Kurtenbach: Andrew Wiggins’ absence from the Warriors is too big to ignore anymore
Andrew Wiggins’ absence isn’t the sole reason the Warriors lost to the Clippers Wednesday in Los Angeles.
Nor is it the reason the Warriors haven’t won a road game since January.
But the Dubs’ wing has been on an excused absence for family issues for 13 games now, and the team has no idea when he might return.
And my goodness, they could have used him Wednesday.
Both teams brought intensity and focus both teams. Both coaches were using tailored defensive game plans. Steph Curry went and scored 50 points.
But the truth about the postseason — or games that feel like the postseason — is that the wings determine the outcomes.
Wednesday, the Clippers had Paul George (24 points) and Kawhi Leonard (30) as their top two wings.
The Warriors had Klay Thompson (15 points) and Moses Moody (3).
Is it any surprise the Clippers won?
Yes, it’s only one game, but the Warriors’ loss to the Clippers illuminated why the Dubs cannot win a championship without Wiggins, the team’s second-best player in last year’s playoffs.
The Warriors needed better perimeter defense, team rebounding, and secondary scoring Wednesday. Is Wiggins the only route to improvement in those areas? No. But Wiggins brings all three things to the table.
He could have guarded Leonard and George, saving the Warriors from playing a three-guard lineup that was eaten up by those two and Clippers center Ivica Zubac. He could have given the Warriors a few baskets when Steph Curry was off the floor — the Dubs’ early fourth quarter, with Curry sitting, sunk them.
And while Wiggins isn’t a big man, he’s a 7-footer in wingspan. His rebounding was sorely missed Wednesday. It’s one thing for Zubac to pull down an offensive board against a small-ball lineup, but for Russell Westbrook to grab four — all because the Warriors didn’t have enough bodies at the rim — is unacceptable.
Like Harrison Barnes in the Warriors’ dynasty’s early days, Wiggins is the linchpin of the Warriors’ small-ball lineup. Put him at the 4, and the Dubs’ can run Zubac off the floor and match up with the Clips’ two All-Star wings. Without him, the Warriors are playing three one-way players — a deadly combination in the postseason.
These issues will pop up when the Warriors play teams other than the Clippers, too.
Whether the Warriors are playing the Suns’ two great wings — Devin Booker and Kevin Durant — or Luka Dončić and the Mavericks, the truth remains that you cannot even compete for a title without an All-Star-caliber two-way wing.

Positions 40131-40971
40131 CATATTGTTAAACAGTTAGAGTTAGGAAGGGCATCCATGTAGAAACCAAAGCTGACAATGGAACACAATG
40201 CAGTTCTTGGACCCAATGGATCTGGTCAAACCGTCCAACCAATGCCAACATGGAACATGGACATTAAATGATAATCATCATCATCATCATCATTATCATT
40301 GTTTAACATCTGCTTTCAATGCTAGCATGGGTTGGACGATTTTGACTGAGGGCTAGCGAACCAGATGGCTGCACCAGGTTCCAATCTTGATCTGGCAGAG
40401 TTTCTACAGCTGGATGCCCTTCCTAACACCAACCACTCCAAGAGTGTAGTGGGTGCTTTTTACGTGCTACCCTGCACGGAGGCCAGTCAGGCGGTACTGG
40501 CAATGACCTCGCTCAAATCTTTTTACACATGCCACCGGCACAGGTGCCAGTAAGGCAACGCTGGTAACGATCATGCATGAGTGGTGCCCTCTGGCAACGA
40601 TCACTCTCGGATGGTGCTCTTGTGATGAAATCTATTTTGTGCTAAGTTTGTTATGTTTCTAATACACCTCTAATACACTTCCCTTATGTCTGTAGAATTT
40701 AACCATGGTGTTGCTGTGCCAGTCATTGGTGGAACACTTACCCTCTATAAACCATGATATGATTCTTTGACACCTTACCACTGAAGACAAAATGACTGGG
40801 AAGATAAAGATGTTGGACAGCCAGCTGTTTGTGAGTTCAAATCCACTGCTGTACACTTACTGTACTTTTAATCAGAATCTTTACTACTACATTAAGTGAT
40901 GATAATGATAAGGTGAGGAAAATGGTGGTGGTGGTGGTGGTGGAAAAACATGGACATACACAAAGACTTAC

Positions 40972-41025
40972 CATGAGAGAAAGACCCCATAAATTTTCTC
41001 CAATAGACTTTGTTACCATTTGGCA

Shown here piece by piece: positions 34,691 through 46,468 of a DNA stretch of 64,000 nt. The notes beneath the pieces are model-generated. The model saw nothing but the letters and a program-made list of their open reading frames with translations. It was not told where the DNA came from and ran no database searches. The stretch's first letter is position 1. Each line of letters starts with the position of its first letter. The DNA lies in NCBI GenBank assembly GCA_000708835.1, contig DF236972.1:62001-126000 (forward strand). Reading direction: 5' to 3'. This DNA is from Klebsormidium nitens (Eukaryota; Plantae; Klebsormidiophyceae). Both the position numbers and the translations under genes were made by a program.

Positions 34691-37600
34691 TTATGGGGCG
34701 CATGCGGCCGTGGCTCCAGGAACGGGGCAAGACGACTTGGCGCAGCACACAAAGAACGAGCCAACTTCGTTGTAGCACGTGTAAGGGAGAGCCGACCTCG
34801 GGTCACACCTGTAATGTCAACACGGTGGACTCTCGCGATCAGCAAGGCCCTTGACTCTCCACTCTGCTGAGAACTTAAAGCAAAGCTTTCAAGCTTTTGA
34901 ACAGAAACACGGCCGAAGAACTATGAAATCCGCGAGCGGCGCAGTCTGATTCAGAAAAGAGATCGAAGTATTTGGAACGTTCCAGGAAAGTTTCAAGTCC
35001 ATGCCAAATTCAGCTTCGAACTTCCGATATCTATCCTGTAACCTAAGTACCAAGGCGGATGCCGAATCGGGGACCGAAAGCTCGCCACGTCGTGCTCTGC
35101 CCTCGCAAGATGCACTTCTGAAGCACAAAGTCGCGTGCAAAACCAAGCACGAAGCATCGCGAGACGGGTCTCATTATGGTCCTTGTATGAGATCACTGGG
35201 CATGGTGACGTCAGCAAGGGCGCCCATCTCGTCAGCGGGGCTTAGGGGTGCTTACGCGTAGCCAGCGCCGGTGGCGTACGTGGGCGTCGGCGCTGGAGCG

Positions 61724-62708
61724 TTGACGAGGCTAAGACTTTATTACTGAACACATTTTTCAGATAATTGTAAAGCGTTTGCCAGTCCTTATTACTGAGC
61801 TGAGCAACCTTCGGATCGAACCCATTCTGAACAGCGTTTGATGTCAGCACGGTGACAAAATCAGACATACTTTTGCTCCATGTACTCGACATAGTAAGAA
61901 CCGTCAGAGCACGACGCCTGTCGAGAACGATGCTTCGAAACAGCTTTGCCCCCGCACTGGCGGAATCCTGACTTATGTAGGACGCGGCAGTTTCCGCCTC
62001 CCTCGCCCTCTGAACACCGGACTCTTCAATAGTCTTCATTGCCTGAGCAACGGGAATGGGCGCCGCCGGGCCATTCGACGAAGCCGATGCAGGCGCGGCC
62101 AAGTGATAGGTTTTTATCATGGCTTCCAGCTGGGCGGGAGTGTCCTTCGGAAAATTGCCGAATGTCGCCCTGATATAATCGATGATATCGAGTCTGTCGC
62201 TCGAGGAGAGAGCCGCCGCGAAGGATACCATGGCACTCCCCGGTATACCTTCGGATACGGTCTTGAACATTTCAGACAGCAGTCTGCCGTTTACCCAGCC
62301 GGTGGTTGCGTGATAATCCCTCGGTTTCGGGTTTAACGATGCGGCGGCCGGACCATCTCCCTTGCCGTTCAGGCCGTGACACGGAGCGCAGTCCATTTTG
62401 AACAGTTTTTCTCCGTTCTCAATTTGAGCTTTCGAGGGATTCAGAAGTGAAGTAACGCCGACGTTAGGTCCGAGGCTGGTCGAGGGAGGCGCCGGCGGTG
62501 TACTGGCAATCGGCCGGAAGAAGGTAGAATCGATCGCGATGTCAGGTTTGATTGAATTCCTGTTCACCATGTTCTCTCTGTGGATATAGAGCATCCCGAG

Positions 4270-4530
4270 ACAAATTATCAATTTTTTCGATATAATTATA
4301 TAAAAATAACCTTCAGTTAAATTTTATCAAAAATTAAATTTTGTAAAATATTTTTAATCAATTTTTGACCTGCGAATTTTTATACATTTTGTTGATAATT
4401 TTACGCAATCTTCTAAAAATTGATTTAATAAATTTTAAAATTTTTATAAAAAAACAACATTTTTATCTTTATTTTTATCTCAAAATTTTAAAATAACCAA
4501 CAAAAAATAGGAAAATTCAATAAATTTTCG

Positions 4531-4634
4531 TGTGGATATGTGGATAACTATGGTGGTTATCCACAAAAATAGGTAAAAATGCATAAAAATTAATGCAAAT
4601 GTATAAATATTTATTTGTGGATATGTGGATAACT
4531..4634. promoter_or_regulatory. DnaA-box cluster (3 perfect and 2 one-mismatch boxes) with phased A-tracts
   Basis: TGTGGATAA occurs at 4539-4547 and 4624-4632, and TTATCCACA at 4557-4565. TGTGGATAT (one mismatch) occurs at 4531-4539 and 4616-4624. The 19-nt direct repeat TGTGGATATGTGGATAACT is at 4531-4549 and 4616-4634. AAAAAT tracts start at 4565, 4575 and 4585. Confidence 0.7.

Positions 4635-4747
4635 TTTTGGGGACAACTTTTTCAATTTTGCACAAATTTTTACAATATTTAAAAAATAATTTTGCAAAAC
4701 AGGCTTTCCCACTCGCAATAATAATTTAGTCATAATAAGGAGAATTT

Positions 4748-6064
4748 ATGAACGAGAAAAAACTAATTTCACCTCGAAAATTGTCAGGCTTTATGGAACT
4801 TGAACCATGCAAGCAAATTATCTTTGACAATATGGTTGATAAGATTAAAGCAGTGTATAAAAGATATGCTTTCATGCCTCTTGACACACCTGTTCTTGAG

That’s not Thompson’s role anymore. He’s been great this season, but the bar is lower for him now on the defensive side. As a secondary option, he’s outstanding. As the primary stopper on the perimeter, he’s not the player he used to be, for understandable reasons.
While Jonathan Kuminga has shown flashes, he’s not yet ready for that defensive role. He’s not matching Wiggins on the offensive end, either.
Gary Payton II coming back into the fold will help with defense and rebounding — despite being only 6-foot-2 — but it doesn’t give the Warriors the offense they need.
What the Warriors need is Wiggins. And there’s some serious doubt about his return floating around the Dubs.
That doubt is present in behind-the-scenes conversations, but it’s starting to seep out in Steve Kerr’s press conferences. Surely, I’m not the only one who noticed “when” Wiggins returns is now “if” Wiggins returns.
Obviously, the Warriors are not publicly detailing what the “family issue” is that is keeping Wiggins away from the team.
And Wiggins, a fiercely private person, hasn’t commented on the matter, either. That’s led those close to him to be tight-lipped, too. That’s all fair.
As of Wednesday, the team still sanctions the wing’s absence. I don’t expect that to change, even in the season’s final weeks. This is a “take as long as you need” scenario.
What I can say about the situation is that — to the best of my knowledge — it has nothing to do with the love of the game. Wiggins would prefer to be on the court, but the off-the-court stuff takes precedence and isn’t guaranteed to be resolved anytime soon.
Ultimately, it’s up to Wiggins to decide when he will return to the Warriors.
And if he does not, the Warriors won’t be repeating as champions. They might not even make the actual playoffs without him.
Even if it burdens Wiggins unfairly, that’s the truth.
The Warriors will need Wiggins Friday when they will play the Hawks without Draymond Green, who will be suspended after picking up his 16th technical foul Wednesday.
They’ll need him Saturday when they play the Grizzlies on the back end of a two-time-zone back-to-back.
You get the idea. Every game is huge for the Warriors now, and with the Western Conference’s parity, there will be a lot more playoff-level games like Wednesday’s in the final three-and-a-half weeks of the season.
Those are the types of games where Wiggins is vital; games where Wiggins shines.
The Warriors need Wiggins back, but no one can say when that will happen.
Let’s hope that Wiggins’ family issues can be resolved soon, primarily for him; but not just for him — for the Warriors as well. Without him, the Dubs cannot reach their full potential.